If you’re of the mind that drive-ins are anachronisms, chronological misplacements in a time to which they don’t belong, you haven’t been to the A & B at meal time.  That’s when you’ll find motorized conveyances of all types and sizes parked under metal canopies.  The experience is described by one Yelp reviewer as right out of American Graffiti, the coming-of-age movie in which teens spent much of their free time at a drive-in similar to A & B.  After you park your vehicle, you’ll walk up to a window at which you’ll place your order (the menu takes up an entire window panel) then you’ll wait for your name to be called.  You can either eat in your vehicle or on one of the picnic tables provided.

When Michael walked up to the window, he ordered a green chile cheeseburger and fries.  In his warm, casual style, he also did much of my research for me, discovering that the drive-in was named for Anthony (A) and Barbara (B), offspring of the drive-ins founders.  The drive-in was started because the siblings’ mother’s loves to cook.  Her dream was to feed her guests and have them enjoy their experience.  In that regard, the A & B is a dream-come-true.  The drive-in remains a family-owned, family-operated venture.

Green Apple Hawaiian Shaved Ice and Chocolate Shake

Though we didn’t get to meet Barbara as Michael did, the employee taking our order shared in our enthusiasm for New Mexico True having highlighted the drive-in.  She recommended the New Mexican food (burritos, tacos, tostadas, flautas, enchiladas, etc.), all of which are prepared with cumin.  The menu also includes several burgers, hot dogs, sandwiches and even gizzards.  Likely because of balmy summer temperatures, Hawaiian shaved ice is also featured fare.

The Hawaiian shaved ice (green apple) is a coarse, granular ice concoction texturally similar to a snow cone.  Similar to a snow cone, much of the “flavoring” tends to settle near the bottom which means chewing on rather flavorless ice for a while.  Much better is the chocolate shake which can be made to your exacting specifications for thickness.  It’s a chocolaty delight made with real (and really cold) ice cream.

Double Green Chile Cheeseburger with Fries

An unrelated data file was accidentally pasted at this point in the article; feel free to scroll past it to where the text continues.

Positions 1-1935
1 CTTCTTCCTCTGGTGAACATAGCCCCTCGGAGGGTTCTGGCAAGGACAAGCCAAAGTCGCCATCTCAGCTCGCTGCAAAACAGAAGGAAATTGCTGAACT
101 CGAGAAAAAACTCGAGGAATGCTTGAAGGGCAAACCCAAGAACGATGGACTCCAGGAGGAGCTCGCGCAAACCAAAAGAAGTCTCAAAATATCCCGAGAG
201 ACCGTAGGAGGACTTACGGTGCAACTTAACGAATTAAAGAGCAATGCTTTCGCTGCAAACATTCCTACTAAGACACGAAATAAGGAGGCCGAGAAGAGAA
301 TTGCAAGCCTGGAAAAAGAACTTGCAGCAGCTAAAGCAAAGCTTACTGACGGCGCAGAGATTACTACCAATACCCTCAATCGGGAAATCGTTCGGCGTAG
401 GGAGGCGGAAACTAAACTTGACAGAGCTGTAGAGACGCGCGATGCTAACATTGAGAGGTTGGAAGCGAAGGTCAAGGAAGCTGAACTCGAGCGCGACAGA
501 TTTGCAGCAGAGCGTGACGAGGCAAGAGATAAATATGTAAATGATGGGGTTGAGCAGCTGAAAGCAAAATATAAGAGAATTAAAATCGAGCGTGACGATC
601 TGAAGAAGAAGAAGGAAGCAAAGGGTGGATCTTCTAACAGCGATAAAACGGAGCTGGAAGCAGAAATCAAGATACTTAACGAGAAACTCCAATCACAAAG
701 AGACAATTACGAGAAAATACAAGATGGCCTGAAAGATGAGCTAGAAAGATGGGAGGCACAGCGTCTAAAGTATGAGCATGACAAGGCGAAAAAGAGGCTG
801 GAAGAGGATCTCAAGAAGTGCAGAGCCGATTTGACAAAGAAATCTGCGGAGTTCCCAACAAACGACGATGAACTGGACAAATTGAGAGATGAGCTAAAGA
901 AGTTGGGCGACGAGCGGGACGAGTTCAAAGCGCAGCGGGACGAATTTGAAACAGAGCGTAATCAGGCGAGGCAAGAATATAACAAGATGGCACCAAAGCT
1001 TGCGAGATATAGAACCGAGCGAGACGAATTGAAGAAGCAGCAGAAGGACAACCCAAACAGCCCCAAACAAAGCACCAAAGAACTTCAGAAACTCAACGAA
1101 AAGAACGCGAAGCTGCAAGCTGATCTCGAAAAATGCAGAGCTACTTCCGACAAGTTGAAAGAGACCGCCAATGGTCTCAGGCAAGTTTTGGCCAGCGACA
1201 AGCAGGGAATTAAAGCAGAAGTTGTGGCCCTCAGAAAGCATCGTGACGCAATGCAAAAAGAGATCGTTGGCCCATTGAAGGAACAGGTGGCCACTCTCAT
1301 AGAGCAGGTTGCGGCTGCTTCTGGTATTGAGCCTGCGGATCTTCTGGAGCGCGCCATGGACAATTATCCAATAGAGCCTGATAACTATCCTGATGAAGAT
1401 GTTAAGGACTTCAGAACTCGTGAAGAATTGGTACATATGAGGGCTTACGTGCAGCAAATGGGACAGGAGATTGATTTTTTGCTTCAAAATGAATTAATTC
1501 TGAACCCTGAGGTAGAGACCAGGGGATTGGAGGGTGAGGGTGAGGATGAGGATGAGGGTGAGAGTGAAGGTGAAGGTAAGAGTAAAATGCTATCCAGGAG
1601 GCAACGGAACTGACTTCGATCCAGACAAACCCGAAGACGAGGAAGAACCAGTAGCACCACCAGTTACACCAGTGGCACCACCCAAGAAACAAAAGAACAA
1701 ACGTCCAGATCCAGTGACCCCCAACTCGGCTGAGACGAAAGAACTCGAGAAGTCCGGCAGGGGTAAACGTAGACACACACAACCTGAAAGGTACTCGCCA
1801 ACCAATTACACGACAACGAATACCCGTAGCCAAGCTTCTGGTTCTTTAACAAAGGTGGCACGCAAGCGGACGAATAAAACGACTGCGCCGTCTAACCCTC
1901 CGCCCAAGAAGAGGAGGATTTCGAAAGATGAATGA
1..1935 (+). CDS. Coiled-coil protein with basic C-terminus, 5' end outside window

For the most part, I live vicariously through Michael whose daring exploits on New Mexico True show a much more fit, athletic and daring man than this geriatrically advanced blogger.  Though I can’t hope to duplicate his exploits in biking, running and square-dancing, I, as he did, ordered a double meat green chile cheeseburger at A & B.  You know it’s going to be a great burger when thick beef patties extend beyond the five-inch buns and when those buns practically collapse when you squash the burger down so you can get it in your mouth.  This is an excellent burger–moist, well-seasoned, dressed with fresh ingredients and skyscraper tall.  If we didn’t know better, we might have thought we were in Socorro county, New Mexico’s epicenter for behemoth burgers.

A & B’s version of a green chile Philly is a good one.  It could be a great one with a better sandwich roll.  The chopped steak, peppers and green chile work very well together, but they’re nestled in a bread home that just doesn’t cut it.  Dry and chewy, it detracts from ingredients that are otherwise moist and delicious.  My Kim took to extricating the ingredients from the bread with a fork and cutting up the bread for some birds nearby.

Green Chile Philly

The A & B Drive-In remains open longer during the day than other restaurants in Truth or Consequences, but that doesn’t account for its popularity.  It’s a solid dining option with genuinely good food and one of the best green chile cheeseburgers in southern New Mexico.

A & B Drive In
211 North Broadway Street
Truth or Consequences, New Mexico
(575) 894-9294
Facebook Page
LATEST VISIT: 21 December 2015
COST: $ – $$
BEST BET: Double Meat Green Chile Cheeseburger, Green Chile Philly, Chocolate Shake

A & B Drive In Menu, Reviews, Photos, Location and Info - Zomato